Gender role socialization is critical to understanding why girls with ASD might be underidentified in the general population. Since females are socialized differently, ASD may not manifest in the same way as typical male behavioral pattern. For example, girls might not come to the attention of parents and teachers because of better coping mechanisms and the ability to “disappear” in large groups. Girls on the higher end of the spectrum also have fewer special interests, better superficial social skills, better language and communication skills, and less hyperactivity and aggression than boys. Likewise, girls are more likely than boys to be guided and protected by same gender peers and to have special interests that appear to be more gender appropriate. These characteristics lessen the probability of a girl being identified as having impaired social skills, the core symptom of ASD.  In fact, it may be a qualitative difference in social connectedness and reciprocity that differentiates the genders. As a result, parents, teachers, and clinicians may not observe the obvious characteristics associated with the male prototype of higher functioning ASD. Over reliance on the male model with regard to diagnostic criteria might also contribute to a gender “bias” and underdiagnosis of girls. For example, clinical instruments tend to exclude symptoms and behaviors that may be more typical of females with autism spectrum disorders.
Unfortunately, the sex differences in the ASD phenotype continue to be poorly understood. As a result, there has been relatively little research on girls with ASD. Moreover, the extant findings are complex and often difficult to interpret. While the gender gap in ASD has yet to be empirically investigated, if there is a gender difference in the autism phenotype, then clinical and educational interventions based largely on research with boys may be inappropriate. As a result, girls may receive less than optimal academic and behavioral interventions. Moreover, the consequences of a missed or late diagnosis can result in social isolation, peer rejection, lowered grades, and a greater risk for mental health and behavioral distress such as anxiety and depression during adolescence and adulthood. As a result, there is an urgent need for research to compare girls with ASD to typical boys and girls to more fully comprehend the implications of being a girl with ASD.
Comorbid Depression

In addition to understanding sex differences in ASD symptoms, a clinically significant issue is whether girls with ASD have an elevated risk for affective disorders. Studies indicate that children, teens, and adults with ASD demonstrate increased internalizing problems relative to typical individuals.  Depression is one of the most common comorbid conditions observed in individuals with ASD, particularly higher functioning youth.  For example, evaluation of psychiatric comorbidity in young adults with ASD revealed that 70% had experienced at least one episode of major depression and 50% reported recurrent major depression. Although typical boys and girls show similar levels of depression in childhood, the risk for internalizing disorders in girls increases dramatically in adolescence. Therefore, girls with ASD may be at especially high risk for depression.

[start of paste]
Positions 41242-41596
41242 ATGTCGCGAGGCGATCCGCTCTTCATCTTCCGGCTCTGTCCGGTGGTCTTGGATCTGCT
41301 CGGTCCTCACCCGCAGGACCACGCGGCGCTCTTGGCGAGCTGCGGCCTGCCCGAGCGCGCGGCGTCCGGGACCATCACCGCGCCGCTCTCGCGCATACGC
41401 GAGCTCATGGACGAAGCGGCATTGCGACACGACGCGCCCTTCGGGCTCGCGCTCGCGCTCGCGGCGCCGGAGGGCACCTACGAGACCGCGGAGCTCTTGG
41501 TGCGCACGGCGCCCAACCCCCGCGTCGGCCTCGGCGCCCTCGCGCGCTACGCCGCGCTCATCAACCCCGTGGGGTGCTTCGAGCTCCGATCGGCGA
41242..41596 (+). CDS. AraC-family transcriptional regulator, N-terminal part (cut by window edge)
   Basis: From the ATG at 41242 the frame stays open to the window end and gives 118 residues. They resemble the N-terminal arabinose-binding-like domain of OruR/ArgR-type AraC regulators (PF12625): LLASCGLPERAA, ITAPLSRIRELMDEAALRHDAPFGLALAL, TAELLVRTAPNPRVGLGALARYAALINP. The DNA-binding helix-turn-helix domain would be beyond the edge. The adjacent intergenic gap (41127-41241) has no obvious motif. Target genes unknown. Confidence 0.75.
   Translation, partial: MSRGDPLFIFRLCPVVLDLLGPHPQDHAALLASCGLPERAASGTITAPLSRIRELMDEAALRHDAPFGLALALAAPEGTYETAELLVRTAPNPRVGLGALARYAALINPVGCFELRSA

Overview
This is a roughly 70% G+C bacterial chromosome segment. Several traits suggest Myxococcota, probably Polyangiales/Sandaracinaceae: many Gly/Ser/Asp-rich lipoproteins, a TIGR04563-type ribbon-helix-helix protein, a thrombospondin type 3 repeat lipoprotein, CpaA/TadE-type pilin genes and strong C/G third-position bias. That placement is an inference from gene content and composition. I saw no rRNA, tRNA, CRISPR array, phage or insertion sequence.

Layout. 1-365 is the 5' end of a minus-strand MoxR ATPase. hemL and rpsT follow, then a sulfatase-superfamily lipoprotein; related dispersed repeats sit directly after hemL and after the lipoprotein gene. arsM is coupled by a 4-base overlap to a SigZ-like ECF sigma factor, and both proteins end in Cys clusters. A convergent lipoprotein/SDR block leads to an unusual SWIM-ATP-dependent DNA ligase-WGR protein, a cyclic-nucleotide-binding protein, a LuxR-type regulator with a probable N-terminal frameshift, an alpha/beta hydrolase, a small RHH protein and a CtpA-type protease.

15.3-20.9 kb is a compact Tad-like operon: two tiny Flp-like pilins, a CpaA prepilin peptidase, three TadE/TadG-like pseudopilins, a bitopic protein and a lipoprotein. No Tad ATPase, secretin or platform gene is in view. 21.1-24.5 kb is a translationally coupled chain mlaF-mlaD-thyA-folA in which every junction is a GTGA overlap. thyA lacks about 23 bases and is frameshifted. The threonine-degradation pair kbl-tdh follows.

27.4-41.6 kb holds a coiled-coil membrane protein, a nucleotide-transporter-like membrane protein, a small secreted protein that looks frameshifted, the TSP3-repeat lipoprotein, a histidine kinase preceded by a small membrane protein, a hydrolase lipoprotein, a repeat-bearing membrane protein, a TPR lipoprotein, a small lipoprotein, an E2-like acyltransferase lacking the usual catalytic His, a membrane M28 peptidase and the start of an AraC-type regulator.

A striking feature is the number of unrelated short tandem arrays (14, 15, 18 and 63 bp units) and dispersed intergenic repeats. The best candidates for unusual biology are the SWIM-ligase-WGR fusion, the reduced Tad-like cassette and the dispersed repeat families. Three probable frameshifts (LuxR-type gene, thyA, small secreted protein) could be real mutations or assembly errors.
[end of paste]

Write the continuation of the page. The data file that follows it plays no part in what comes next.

A study in the Journal of Autism and Developmental Disorders compared autism and internalizing symptoms in a clinical sample of 8-18 year-old girls (n = 20) and boys (n = 20) with ASD and typically developing girls (n = 19) and boys (n = 17) using clinician-, parent-, and child- report measures. The researchers found that boys and girls were similarly impaired as evidenced by comparable diagnostic and non-diagnostic ASD symptom scores. However, girls with ASD differed markedly from typical girls on symptom measures such as language and social skills. Girls with ASD also appeared to be at greater risk for internalizing psychopathology than boys with ASD and typical girls. In adolescence, girls with ASD had significantly higher parent-reported internalizing scores than boys with ASD and typical girls. This suggests that being female and having a neurodevelopmental disorder may result in a high risk of anxiety and depression in the teen years.
                                                                             Implications
Understanding elevated levels of internalizing symptoms in girls with ASD and how to treat comorbid affective symptoms is critical. Developing and implementing cognitive, behavioral and psychotropic interventions to address internalizing symptoms in this high risk population of girls is essential to help improve interpersonal functioning and quality of life, as well as reduce the negative outcomes frequently associated with adolescent depression, including psychiatric hospitalization and suicidal ideation. Girls who are diagnosed with ASD should be screened for internalizing problems and closely monitored for symptom occurrence. Additionally, practitioners should question the presence of ASD in girls referred for internalizing disorders such as anxiety or depression. Best practice recommends that when a girl presents with a combination of social immaturity, restricted interests, limited eye gaze, repetitive behaviors, social isolation, and is viewed as “atypical” or “unusual," the possibility of ASD should be given serious consideration.